Abstract

The effects of cloud geometry and inhomogeneity on the radiative properties of cirrus clouds are investigated by using the successive orders of scattering (SOS) approach for radiative transfer. This approach is an integral solution method that em be directly applied to specific geometry and inhomogeneous structure of a medium without the requirement of solving the basic differential radiative transfer equation. A specific interpolation scheme is developed for the intensity and source function iterations to reduce the computation effort, and its accuracies are checked with existing results from the plane-parallel adding-doubling method, a number of two-dimensional models, and the three-dimensional Monte Carlo method. The SOS approach is shown to be particularly useful for cirrus clouds with optical depths less than about 5. Some demonstrative results show that the importance of the cloud-side scattering is dependent on the cloud horizontal dimension relative to the vertical thickness and that the cloud inhomogeneity can play a significant role in determining the domain-averaged solar reflection and transmission patterns.

By employing the optical depth retrieved from AVHRR radiances and the ice crystal size distribution derived from replicator soundings during FIRE-II IFO, Kansas, November-December 1991, a means by which a 3D extinction coefficient field for cirrus clouds can be constructed is demonstrated. The SOS model is applied to finite, inhomogeneous cirrus clouds to investigate deviations of the radiation fields computed from the pixel by pixel (PBP) plane-parallel approximation. The authors show that the PBP approach is a good approximation for computing the domain-averaged reflected and transmitted fluxes if the cloud horizontal dimension is much larger than the vertical thickness. However, the PBP bidirectional reflectance patterns computed from the plane-parallel method deviate substantially from those from the 3D model because of the horizontal radiative energy exchanges coupled with the cloud optical inhomogeneity.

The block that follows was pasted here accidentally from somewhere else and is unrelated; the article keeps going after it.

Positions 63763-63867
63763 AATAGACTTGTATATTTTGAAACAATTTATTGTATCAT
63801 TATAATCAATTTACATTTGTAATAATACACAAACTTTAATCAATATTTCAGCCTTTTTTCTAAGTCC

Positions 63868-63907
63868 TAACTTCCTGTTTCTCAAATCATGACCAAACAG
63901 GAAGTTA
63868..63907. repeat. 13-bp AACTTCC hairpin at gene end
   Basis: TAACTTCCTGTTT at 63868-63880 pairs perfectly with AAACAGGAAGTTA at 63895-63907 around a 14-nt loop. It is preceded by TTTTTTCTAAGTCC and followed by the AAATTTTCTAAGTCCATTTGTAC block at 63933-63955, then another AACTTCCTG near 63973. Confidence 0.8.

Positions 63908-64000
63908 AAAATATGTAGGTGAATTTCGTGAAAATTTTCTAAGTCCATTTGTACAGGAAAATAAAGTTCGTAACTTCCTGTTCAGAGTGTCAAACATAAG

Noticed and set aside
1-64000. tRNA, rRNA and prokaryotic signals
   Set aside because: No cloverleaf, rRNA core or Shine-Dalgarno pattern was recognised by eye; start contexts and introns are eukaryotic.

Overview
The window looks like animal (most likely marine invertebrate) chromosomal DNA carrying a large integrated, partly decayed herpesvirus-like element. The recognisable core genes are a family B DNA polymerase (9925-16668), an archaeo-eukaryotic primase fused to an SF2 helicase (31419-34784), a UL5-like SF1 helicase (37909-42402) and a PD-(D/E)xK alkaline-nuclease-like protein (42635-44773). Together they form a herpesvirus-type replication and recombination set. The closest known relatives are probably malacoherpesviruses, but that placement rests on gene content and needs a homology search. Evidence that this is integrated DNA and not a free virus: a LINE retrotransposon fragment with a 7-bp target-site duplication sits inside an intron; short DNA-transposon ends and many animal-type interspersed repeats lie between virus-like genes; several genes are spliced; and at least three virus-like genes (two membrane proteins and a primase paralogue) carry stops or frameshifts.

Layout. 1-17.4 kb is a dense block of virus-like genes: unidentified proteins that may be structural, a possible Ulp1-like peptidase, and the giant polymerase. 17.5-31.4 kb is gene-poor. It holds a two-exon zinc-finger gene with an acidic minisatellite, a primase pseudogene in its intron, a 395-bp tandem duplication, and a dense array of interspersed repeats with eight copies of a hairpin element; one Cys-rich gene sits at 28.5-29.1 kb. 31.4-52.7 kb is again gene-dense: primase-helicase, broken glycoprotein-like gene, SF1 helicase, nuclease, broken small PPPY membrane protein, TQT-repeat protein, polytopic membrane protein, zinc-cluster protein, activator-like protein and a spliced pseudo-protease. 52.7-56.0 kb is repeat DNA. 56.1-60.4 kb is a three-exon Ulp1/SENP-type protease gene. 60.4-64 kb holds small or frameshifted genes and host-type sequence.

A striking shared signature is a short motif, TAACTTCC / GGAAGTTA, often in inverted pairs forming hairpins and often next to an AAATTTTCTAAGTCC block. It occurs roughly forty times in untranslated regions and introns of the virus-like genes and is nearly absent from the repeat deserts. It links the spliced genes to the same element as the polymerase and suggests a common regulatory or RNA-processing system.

For finite clouds, the authors derive a physical equation using the Cartesian coordinates to define cloud absorption in terms of the absorbed solar flux per volume associated with the 3D flux divergence. The cloud absorption so defined is governed by the incident solar fluxes on three sides and reflection and transmission at the cloud top and bottom as well as radiation leakages out of the four sides. Using a solar wavelength of 2.22 µm as an example, it is shown that anomalous cloud absorption can occur if specific cloud geometries are involved, for example, cubic clouds with an oblique solar zenith angle. Compatibilities between radiometric measurements from aircraft and theoretical calculations are further discussed. To resolve the anomalous cloud absorption issue, from the physical perspective, it is essential that the cloud geometrical structure and cloud microphysics including aerosols be determined concurrently with radiometric measurements from the air.